Ian Russell is President and CEO of the Investment Industry Association of Canada
In its November, 2018, Economic Outlook and Fiscal Review, the Ontario government announced a series of policy moves to help restore confidence and sustain growth in the province.
A rising public debt burden placed limits on the government’s options. The Minister of Finance rightly focused on deregulation, the policy lever with perhaps the greatest potential to invigorate the economy. All government departments and agencies, including securities regulators, will be required to meet the target of reducing regulatory requirements by 25 per cent by 2022.
The B.C. government introduced a similar regulatory reform model nearly 20 years ago, setting a target to reduce the regulatory burden by one-third in three years, a goal that was surpassed in 2004. For every new regulatory requirement, two had to be eliminated; this was later modified to one-in, one-out. The Ontario model will likely require more aggressive rule-pruning.
This is the first time the Ontario Securities Commission (OSC) will be subject to a defined deregulation target. It is long overdue. Over the past five years, the OSC has undertaken massive and fast-paced regulatory reform without a corresponding assessment of the costs and benefits of new and existing rules and regulations. The pace of reform has left a bloated rule book containing inefficient, duplicative and unnecessary rules. At the same time, dramatic changes in investor behavior, market practices and market structure have contributed to increasingly outmoded rules and regulations.
The reforms have led to a substantial boost in compliance costs. The competitive tempo in the industry, however, has limited increases in charges and fees, leaving the option of reduction in services across the spectrum of wealth-management platforms. Small investors with small portfolios are the primary casualties of the regulatory burden. These investors have limited access to full-service accounts, face lower levels of service and are often relegated to online robo-advisers and wealth platforms featuring little advice. Yet, the small investor, just as much as the large investor, needs solid guidance to build retirement savings and navigate through the investment and tax complexities of savings programs such as ESOPs and RESPs, and retirement programs such as RRSPs and RRIFs.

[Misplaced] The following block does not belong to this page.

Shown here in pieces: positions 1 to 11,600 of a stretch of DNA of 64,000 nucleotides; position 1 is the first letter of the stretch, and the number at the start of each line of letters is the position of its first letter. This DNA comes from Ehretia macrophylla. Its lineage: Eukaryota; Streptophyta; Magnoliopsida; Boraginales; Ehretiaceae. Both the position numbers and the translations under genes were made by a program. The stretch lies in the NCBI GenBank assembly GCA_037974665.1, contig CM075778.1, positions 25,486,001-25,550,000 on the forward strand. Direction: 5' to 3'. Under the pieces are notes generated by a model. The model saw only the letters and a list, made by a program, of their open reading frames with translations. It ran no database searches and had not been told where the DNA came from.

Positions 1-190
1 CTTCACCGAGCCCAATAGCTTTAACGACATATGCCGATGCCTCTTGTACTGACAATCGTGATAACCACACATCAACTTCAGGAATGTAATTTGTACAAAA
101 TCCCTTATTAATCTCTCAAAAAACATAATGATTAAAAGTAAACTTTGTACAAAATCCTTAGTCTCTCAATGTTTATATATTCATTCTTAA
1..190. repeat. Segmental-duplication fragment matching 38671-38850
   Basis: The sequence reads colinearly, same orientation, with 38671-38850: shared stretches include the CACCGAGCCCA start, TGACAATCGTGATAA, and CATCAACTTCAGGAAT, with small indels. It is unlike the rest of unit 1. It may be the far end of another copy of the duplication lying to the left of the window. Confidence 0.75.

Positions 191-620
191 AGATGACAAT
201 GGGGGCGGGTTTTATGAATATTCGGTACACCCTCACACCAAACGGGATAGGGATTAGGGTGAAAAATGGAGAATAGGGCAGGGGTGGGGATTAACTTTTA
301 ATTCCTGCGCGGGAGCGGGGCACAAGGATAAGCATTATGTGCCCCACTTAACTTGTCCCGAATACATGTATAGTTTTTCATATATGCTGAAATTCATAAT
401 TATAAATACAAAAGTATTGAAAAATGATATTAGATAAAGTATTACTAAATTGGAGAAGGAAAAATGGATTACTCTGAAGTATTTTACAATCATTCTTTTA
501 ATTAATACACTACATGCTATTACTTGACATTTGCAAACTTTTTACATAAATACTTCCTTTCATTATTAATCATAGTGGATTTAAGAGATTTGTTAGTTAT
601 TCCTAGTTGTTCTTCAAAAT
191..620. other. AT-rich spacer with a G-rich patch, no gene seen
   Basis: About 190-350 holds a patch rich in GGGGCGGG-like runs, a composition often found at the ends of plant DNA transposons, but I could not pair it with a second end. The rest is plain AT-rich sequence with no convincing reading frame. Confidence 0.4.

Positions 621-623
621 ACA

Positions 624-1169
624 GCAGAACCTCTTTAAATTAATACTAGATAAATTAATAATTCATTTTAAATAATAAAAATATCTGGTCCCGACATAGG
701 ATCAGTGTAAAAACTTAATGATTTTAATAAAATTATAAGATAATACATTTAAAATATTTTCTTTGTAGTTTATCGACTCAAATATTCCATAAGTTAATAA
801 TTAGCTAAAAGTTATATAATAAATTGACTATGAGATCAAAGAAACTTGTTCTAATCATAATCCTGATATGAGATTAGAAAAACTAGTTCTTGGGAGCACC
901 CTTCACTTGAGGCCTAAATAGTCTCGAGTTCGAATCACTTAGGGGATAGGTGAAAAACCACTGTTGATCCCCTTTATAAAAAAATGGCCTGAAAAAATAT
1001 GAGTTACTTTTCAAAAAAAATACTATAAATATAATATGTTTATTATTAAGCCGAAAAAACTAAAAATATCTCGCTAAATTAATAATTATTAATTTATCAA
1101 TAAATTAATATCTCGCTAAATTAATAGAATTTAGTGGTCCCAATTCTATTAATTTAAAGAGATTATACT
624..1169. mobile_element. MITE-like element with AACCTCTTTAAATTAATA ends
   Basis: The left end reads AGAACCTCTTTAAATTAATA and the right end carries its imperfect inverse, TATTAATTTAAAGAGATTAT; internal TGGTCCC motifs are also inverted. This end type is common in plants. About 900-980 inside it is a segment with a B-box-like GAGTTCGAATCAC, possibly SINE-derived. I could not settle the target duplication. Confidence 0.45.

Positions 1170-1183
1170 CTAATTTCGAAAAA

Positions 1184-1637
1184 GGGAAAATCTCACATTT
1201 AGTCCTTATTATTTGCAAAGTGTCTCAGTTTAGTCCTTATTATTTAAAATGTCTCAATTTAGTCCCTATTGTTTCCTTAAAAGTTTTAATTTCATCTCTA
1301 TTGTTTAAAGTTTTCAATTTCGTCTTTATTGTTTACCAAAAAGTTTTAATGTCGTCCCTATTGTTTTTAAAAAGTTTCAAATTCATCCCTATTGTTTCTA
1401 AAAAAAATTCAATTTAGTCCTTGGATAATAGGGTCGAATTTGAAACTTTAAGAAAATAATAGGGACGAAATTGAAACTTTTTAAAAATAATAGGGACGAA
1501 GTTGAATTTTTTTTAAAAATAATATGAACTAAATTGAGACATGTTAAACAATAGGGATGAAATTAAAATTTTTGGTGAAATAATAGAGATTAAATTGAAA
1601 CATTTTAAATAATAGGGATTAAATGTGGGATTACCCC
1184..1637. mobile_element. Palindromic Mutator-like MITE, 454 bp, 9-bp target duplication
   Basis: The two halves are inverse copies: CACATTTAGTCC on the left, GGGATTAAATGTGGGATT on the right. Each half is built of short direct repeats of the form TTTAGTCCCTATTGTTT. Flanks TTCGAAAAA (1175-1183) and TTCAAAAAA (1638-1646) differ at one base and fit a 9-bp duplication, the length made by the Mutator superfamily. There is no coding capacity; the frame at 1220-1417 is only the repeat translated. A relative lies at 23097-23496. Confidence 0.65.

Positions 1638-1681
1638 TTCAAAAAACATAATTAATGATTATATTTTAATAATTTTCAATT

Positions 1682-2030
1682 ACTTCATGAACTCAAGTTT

Further, the excessive rules related to capital raising, notably disclosure requirements, have added heavily to issuer costs and impaired financing efficiencies. Small- and mid-sized companies have been more negatively affected, as they devote a disproportionate amount of time and resources to regulatory compliance.
The recently announced OSC Burden Reduction Task Force, which will oversee efforts to reduce the regulatory burden in the industry, is a positive step, and will greatly assist in meeting the Ontario government’s deregulation target. However, the OSC must work in concert with the umbrella organization of Canada’s provincial and territorial securities regulators – the Canadian Securities Administrators (CSA). The securities commissions in the CSA are committed to national policies and instruments that include the core elements of the securities rule book to achieve rule harmonization for an efficient national marketplace. The OSC likely cannot meet its deregulation targets effectively without tackling the rules embedded in national policies. The CSA must work in tandem with the OSC to pare back national policies and instruments to achieve effective deregulation, yet maintain a harmonized national rule book. There will likely be agreement among the larger commissions on collaborative deregulation, given that the British Columbia Securities Commission is part of a provincial deregulation framework, and the Alberta Leader of the Opposition has signalled implementing a deregulation model similar to B.C.'s, if elected.
Securities regulators across the country need to take a deep breath, step away from the treadmill of rule-making and devote efforts to streamlining and shrinking the securities rule book. The new Ontario government has set the benchmark for deregulation that the province’s regulators must meet. The benefits will fall to small investors and small- and mid-sized businesses, both critical to confidence as well as economic prosperity.